If Exmore joins the Hampton Roads Sanitation District, residents could see their monthly sewer bill increase significantly in 10 years, from the $80 range to $100 or even $150. How?

HRSD’s standard rate for every 1,000 gallons of wastewater collected and treated is $13.43. That number is expected to more than double by 2029 to $27.97.

By contrast, a public-private agreement would lock in wastewater treatment costs for 10 years.    

“And after 10 years, they could double it, and we’d be in the same boat,” Councilman Chase Sturgis asserted.

But the private company that would partner with Exmore projects a rate increase of only about 2.5% over 30 years, Director of Utilities Taylor Dukes said.

“My goal with this project, when it gets done, is it works. … It’s not the cheapest built system, but it’s the cheapest for Exmore residents.

“It’s got to be affordable for our residents because if not, you’re going to run widows out of town, you’re going to run the widowers out of town.”

It’s not the low-income households receiving financial assistance that worry him.

“It doesn’t matter how high the bill goes. The more the bill goes up, the more assistance they get. They actually come out ahead,” Dukes said. The Accomack-Northampton Planning District Commission (A-NPDC) and other organizations have made those assurances, he added.

His main concern is for “blue-collar workers.”

He was also concerned about residents who make weekly payments on their monthly bills because they can’t afford to pay all at once. HRSD would not offer such flexible payment arrangements.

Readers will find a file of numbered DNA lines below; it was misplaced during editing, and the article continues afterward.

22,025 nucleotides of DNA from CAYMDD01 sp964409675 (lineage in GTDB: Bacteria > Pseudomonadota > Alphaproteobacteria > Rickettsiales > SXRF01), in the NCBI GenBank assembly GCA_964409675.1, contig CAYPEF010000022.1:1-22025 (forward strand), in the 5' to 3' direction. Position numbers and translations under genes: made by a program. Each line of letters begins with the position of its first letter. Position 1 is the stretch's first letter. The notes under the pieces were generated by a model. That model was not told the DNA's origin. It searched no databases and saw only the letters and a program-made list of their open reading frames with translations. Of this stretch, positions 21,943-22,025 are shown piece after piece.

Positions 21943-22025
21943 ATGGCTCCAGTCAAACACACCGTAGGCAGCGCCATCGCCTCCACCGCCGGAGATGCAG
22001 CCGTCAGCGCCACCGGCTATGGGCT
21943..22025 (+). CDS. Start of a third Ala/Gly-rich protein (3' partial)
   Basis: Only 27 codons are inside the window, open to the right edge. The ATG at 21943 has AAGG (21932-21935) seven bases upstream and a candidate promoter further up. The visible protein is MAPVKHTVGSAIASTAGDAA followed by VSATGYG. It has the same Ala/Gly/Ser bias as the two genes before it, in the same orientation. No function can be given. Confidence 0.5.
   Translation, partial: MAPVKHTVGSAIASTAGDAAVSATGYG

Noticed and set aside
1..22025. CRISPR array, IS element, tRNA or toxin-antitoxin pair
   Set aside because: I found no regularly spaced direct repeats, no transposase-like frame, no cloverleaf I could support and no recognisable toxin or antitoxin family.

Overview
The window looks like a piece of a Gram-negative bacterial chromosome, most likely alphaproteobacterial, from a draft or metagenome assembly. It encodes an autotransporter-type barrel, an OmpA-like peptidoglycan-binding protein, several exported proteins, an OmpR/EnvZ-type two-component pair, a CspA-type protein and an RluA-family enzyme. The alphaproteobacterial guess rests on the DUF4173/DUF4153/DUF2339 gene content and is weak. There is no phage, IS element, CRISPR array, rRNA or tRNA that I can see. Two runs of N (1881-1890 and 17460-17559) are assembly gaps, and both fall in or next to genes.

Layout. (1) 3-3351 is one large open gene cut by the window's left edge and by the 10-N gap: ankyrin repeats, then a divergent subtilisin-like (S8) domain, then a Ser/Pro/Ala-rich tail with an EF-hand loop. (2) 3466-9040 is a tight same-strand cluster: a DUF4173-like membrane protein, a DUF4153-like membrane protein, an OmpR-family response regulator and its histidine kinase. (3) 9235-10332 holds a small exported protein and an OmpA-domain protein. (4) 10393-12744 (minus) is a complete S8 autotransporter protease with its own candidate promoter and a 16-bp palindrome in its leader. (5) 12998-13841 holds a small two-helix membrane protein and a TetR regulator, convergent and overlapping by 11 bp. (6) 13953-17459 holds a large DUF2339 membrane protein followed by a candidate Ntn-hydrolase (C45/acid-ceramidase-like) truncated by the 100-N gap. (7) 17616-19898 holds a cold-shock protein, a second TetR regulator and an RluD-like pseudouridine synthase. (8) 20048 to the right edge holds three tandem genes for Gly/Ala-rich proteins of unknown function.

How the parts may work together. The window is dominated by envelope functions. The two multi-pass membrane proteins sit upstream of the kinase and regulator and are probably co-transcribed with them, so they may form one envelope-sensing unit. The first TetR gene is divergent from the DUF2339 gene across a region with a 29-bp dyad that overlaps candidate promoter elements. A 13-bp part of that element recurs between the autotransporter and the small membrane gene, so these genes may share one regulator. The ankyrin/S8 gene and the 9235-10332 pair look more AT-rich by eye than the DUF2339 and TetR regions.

Sturgis asked what would happen if a homeowner’s pump failed after five years. Dukes said as he understands it, anyone with an income under the $12,500 threshold could apply for another USDA grant to replace the pump.

Duer was confident that if a homeowner takes care of the pump and doesn’t put objects like eggshells or sand down the drain, the pump will essentially “last forever.”

Dukes said improperly disposed items that he’s removed from septic systems have included diapers, clothes, and shoes.

The public-private option wouldn’t get Exmore completely out of the sewer business, but it would give the town control over sewer rates, and customers could speak directly to town staff or council members about any problems they have with the service.

Another benefit of the public-private option is time. A new sewer system could be up and running in two years, versus three to five years with the Hampton Roads Sanitation District.

“We don’t have five years,” Duer said.

Time is of the essence for growing businesses and organizations like Shore Christian Academy, which plans to construct a new school building in the near future.

Another motel or apartment building could be built in Exmore. A new restaurant could open. Affordable housing could be built for blue-collar workers like those in the seafood industry. Exmore could partner with the Northampton County School Board and provide affordable housing for teachers, too.

But infrastructure is needed for the town to grow.

“This is it in a nutshell,” Mayor Douglas Greer said. “The reason why we’re so interested in this is it’s time to move the town forward. It’s just that simple.”